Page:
Status quo

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Every third Thursday, myself and all my coworkers pick a place and enjoy a good happy hour full of laughs and Blue Moons in the warm Texas sun – on the company card [the best kind of happy hours!]. Literally heaven. We have a new graphic designer and she started asking our Creative Director about his past life experiences. And let me tell ya, he’s lived quite the life. Home schooled, graduated at 14, had his first paying design gig at 15, trained horses, became a solid DJ, owned a record store and at the ripe age of 28 is second in command at our agency. He’s the kind of person that makes you feel like your experience in a public school system, in a suburban bubble, and going off to a state college is completely inadequate. 

I’ve been having this thought for quite some time now. I feel like growing up in suburbia trains your mind to think in a certain way. I never challenged the status quo, didn’t question authority, and was completely content playing [and kicking some major bootay *humble brag*] in tennis and eating at Chili’s. I dressed to try to fit in and gain the acceptance of my peers. And then I went to college because that is what you’re supposed to do after high school. College taught me how to memorize a text book, why joining a sorority is the best thing for your social ife, and what major I should choose if I actually wanted to get a job after graduation, whether you’d really enjoy it or not.

Now lucky for me, I’m terrible at memorizing text books, couldn’t really afford a sorority/wasn’t completely sold on the idea of sharing a house with a few hundred girls, and chose a career that I would do even if money wasn’t a concern. At the same time, dressing like everyone else, loving High School Musical (guilty as charged), attending a few date parties and going to a big state school is what made me happy at the time. Maybe this is all part of being in your 20’s (at least I hope I’m not alone on this), but I want nothing more than to throw the status quo and normal out the window. Have my own opinions that aren’t swayed by those around me. Even now when I want to do something, have an opinion, or date someone, a little voice in the back of my head says “what will everyone think? what will they think about me?” My question is, how do you shut that voice up?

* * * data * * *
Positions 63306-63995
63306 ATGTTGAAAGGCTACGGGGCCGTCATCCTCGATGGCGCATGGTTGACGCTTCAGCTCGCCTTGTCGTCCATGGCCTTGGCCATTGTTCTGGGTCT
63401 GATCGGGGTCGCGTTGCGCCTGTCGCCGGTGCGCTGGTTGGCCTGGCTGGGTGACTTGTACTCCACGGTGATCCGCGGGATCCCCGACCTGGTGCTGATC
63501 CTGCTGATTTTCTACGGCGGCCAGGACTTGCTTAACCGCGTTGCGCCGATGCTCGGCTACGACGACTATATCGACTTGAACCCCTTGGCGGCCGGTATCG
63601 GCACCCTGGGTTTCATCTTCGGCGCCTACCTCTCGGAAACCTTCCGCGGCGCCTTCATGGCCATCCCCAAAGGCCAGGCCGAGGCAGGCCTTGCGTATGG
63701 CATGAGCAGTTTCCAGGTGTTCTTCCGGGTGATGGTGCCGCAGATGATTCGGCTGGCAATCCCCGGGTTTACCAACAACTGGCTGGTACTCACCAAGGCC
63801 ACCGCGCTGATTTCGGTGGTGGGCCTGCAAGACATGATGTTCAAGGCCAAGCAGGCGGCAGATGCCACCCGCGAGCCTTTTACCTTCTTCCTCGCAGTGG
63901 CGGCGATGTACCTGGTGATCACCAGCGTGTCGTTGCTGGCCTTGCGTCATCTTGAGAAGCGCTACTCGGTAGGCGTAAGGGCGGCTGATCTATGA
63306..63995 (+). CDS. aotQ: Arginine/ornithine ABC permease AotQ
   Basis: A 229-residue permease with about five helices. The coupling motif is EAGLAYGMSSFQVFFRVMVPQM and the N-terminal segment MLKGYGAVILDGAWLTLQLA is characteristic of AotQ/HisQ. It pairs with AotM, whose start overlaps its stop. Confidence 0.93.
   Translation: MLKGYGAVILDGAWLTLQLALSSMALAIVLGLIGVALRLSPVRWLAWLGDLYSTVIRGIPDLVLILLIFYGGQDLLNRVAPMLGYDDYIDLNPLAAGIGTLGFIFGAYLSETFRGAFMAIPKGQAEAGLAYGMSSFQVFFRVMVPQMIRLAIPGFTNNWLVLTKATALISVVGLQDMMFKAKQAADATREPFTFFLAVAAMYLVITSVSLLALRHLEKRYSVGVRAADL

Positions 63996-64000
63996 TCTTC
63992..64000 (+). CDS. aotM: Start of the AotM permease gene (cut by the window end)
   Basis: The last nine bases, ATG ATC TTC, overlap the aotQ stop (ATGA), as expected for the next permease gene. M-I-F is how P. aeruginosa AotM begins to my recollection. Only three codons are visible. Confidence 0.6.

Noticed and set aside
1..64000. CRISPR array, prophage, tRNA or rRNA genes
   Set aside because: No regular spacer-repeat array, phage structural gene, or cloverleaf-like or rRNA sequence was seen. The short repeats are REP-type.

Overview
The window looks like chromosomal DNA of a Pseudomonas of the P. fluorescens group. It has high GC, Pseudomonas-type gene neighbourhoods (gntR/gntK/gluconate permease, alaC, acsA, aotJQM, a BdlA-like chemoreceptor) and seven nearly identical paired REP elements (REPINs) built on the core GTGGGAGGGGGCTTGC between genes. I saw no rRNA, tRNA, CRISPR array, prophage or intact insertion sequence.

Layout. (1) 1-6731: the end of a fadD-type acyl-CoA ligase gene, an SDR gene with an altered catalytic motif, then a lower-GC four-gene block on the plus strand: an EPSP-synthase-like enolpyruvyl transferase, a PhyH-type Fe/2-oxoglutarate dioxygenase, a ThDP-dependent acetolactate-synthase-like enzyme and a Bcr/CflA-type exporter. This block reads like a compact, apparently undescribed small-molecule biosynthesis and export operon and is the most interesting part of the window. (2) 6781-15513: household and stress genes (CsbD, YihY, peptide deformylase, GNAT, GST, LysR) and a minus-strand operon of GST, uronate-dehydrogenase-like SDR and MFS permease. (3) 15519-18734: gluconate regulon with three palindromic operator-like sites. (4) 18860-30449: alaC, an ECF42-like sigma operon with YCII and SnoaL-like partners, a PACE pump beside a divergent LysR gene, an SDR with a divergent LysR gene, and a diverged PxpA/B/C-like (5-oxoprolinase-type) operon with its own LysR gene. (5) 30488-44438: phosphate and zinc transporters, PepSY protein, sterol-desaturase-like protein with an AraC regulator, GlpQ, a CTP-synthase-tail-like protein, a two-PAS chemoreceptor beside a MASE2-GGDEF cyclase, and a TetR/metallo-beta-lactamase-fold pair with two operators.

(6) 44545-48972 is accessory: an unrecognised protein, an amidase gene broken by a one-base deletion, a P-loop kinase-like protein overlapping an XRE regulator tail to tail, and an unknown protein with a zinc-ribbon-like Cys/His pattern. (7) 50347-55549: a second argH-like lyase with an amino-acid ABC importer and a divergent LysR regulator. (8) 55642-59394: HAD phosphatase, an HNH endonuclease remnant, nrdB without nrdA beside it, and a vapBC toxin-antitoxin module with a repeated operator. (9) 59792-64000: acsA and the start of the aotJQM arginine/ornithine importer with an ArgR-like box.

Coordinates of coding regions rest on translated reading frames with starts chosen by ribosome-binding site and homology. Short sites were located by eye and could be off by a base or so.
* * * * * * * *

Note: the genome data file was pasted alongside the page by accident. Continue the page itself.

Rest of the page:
Because sure, maybe I didn’t always choose the path less taken, but is there anything wrong with the more worn path? In the end after all, it brought me to today. I’ve had a fantastic weekend filled with laughter and pure happiness, so is there really anything wrong with that? Because truly, I loved college football, I think Justin Timberlake and I would make a great couple, guys simply look good in Polo button downs and I happen to love blasting Taylor Swift in my car. But I also genuinely dislike most major brand names, am a complete book and art nerd, relish quiet and alone time on a Friday night and tend to enjoy a weird variety of tunes from americana, jazz and African tribal music.

Perhaps the important thing is to take a moment and look at your options or opinions. Ask yourself, do I really like this? Is this actually me? And to be honest, I’m not really sure on this one. I’m still figuring it all out which is probably obvious by the heavy use of question marks in the post. But hey, what else are your 20’s for?